461 F2d 1123 Mader v. E Armel
461 F.2d 1123
Fed. Sec. L. Rep. P 93,530
John A. MADER et al., Plaintiffs-Appellants,
Daniel E. ARMEL et al., Defendants-Appellees.
United States Court of Appeals,
June 15, 1972.
Lyman Brownfield, Columbus, Ohio, for plaintiffs-appellants; Laurence E. Sturtz, Walter J. McNamara, III, Columbus, Ohio, on brief; Brownfield, Kosydar, Bowen, Bally & Sturtz, Columbus, Ohio, of counsel.
Katheleen K. Haase, Larry H. Snyder, Columbus, Ohio, William T. Hicks, Springfield, Ohio, E. Searles Morton, Joseph B. DeVennish, Columbus, Ohio, Bitner Browne, Springfield, John L. Davies, John J. Perrini, John A. Carnahan, Jerry L. Riseling, William H. Schneider, E. James Hopple, Robert W. Newlon, Columbus, A. A. Sommer, Jr., Richard J. Cusick, Jr., Cleveland, Ohio, for defendants-appellees; Robert H. Hoffman, William G. E. Jacobs, Columbus, Ohio, on brief for Robert E. S. Young; Gordon E. Williams, Chamblin, Snyder & Casey, Columbus, Ohio, on brief, for Todd Tibbals.
Before PHILLIPS, Chief Judge, KENT, Circuit Judge, and McALLISTER, Senior Circuit Judge.
PHILLIPS, Chief Judge.
This is a class action for damages based upon alleged violation of antifraud provisions of the Securities and Exchange Act of 1934, 15 U.S.C. Sec. 78a et seq. Jurisdiction is based upon 15 U. S.C. Sec. 78aa.
The plaintiffs were shareholders in an Ohio corporation named Certified Mortgage Corporation, which merged in 1959 into another Ohio corporation named Certified Credit Corporation. The general background of the case is set forth in the opinion of this court in Mader v. Armel, 402 F.2d 158 and will not be repeated here. This court held that the merger of the two corporations involved a sale of securities within the meaning of the Securities and Exchange Act, 15 U.S.C. Sec. 78j, and Rule 10b-5 adopted by the Securities and Exchange Commission. The case was remanded for trial.
On remand the case was tried only on the issue of liability. Determination of the amount of damages was deferred. Trial of the liability issue resulted in a holding that defendants Armel, Savage and DeVennish are liable for such damages as may be established on further hearing of the case. The action was dismissed as to four defendants, including Todd Tibbals and Robert E. S. Young. Plaintiffs appeal under 28 U.S.C. Sec. 1292(b) from the action of the District Court in dismissing Tibbals and Young as parties defendant. The District Court certified that its order involves a controlling question of law as to which there is substantial ground for difference of opinion and that an immediate appeal may materially advance the ultimate termination of the litigation. The District Court also directed the entry of final judgment on the issue of liability, making an express determination that there is no just reason for delay. Rule 54(b), Fed.R.Civ.P.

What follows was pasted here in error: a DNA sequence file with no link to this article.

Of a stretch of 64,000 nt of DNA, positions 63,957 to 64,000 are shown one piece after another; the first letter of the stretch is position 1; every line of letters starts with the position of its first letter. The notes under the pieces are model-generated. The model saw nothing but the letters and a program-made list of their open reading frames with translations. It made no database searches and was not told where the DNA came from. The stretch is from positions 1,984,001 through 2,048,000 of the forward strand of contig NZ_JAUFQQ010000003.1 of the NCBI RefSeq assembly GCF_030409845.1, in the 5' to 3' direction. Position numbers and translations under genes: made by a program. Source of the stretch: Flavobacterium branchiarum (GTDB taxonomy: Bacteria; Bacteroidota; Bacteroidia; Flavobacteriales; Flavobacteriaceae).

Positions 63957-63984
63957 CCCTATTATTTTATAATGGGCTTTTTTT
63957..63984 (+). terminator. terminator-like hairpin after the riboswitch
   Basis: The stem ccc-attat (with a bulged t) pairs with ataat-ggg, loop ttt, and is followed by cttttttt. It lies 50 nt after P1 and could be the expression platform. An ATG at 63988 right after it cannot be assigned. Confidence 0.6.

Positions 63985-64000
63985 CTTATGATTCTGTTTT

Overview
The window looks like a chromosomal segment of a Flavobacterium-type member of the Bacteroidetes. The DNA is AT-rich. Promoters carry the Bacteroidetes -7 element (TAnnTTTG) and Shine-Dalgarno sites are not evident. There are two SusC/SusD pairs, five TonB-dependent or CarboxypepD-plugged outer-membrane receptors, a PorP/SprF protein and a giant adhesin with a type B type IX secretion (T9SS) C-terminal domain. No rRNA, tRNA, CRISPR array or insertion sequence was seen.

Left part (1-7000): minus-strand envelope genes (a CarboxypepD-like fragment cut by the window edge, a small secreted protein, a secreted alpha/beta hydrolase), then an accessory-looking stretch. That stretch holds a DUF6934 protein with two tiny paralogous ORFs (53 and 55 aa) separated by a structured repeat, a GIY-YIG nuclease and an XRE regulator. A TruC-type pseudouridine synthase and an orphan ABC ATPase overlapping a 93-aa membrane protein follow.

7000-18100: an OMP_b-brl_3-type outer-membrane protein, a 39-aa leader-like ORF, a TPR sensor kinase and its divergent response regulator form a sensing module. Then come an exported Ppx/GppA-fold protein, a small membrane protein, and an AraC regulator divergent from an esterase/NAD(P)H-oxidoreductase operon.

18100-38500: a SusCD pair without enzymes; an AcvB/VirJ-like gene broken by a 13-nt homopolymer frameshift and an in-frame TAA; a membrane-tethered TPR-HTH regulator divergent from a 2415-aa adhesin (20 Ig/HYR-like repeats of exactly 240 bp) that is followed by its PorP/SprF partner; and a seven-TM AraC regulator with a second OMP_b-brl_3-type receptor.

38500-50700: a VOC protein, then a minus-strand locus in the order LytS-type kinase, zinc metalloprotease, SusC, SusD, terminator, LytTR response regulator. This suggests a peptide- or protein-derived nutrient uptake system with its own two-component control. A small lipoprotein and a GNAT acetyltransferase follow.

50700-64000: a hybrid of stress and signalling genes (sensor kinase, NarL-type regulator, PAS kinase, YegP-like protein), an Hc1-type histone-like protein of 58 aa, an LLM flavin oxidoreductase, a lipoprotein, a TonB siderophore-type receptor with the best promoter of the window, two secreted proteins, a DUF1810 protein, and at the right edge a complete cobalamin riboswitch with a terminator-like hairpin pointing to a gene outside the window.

District Judge Timothy S. Hogan rendered a comprehensive opinion containing findings of fact and conclusions of law. The only issue now before this court is whether the District Court committed reversible error in dismissing Tibbals and Young, both of whom were directors of Certified Credit Corporation, as parties defendant.
Plaintiffs assert that both Tibbals and Young are liable under 15 U.S.C. Sec. 78t:
"Sec. 78t. Liabilities of controlling persons
"(a) Every person who, directly or indirectly, controls any person liable under any provision of this chapter or of any rule or regulation thereunder shall also be liable jointly and severally with and to the same extent as such controlled person to any person to whom such controlled person is liable, unless the controlling person acted in good faith and did not directly or indirectly induce the act or acts constituting the violation or cause of action.
"(b) It shall be unlawful for any person, directly or indirectly, to do any act or thing which it would be unlawful for such person to do under the provisions of this chapter or any rule or regulation thereunder through or by means of any other person."
Upon the basis of the evidence, Judge Hogan found that Tibbals was not a "controlling person," and that Young was a "controlling person" but acted in good faith and did not directly or indirectly induce the acts constituting the cause of action.
The District Court found that the solicitation involved in this case constituted "a manipulative or deceptive device and contained untrue statements of material facts." It was further held that the dominant force behind Certified Credit Corporation was defendant, Daniel Armel, who functioned as President and Chairman of the Board; and that as chief executive officer Armel was able to exercise control of the Board of Directors and the executive committee, as well as other corporate officers. The court further found that both Tibbals and Young had implicit confidence in Armel and that neither of them had any reason to doubt their confidence in him until after the events which are determinative in this case.